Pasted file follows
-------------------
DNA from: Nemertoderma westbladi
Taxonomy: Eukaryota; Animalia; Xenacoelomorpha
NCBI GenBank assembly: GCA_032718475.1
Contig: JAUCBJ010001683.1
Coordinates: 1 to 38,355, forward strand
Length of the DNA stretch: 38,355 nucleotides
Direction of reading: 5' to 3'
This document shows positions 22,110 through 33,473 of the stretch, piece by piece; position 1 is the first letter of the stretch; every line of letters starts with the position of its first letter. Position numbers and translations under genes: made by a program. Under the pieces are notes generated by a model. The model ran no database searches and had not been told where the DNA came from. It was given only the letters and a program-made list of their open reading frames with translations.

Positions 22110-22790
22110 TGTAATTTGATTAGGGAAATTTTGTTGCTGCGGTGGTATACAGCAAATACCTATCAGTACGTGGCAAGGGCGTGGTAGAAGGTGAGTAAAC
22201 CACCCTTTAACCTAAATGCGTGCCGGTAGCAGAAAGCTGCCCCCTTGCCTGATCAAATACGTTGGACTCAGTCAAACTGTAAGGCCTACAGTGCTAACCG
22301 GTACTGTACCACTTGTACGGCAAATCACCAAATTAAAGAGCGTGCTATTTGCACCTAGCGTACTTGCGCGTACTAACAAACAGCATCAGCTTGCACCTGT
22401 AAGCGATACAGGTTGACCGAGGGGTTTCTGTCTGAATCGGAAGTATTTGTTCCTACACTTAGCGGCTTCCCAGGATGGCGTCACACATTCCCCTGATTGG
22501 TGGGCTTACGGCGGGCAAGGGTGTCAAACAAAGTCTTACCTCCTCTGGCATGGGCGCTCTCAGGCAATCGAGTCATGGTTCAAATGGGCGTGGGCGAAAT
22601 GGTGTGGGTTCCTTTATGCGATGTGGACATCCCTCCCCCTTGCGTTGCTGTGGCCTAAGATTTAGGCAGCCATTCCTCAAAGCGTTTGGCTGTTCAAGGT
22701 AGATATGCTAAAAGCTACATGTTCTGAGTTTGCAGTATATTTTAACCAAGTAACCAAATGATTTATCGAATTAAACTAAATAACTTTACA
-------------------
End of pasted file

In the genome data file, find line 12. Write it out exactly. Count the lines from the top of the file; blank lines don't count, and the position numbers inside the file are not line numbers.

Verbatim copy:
22301 GTACTGTACCACTTGTACGGCAAATCACCAAATTAAAGAGCGTGCTATTTGCACCTAGCGTACTTGCGCGTACTAACAAACAGCATCAGCTTGCACCTGT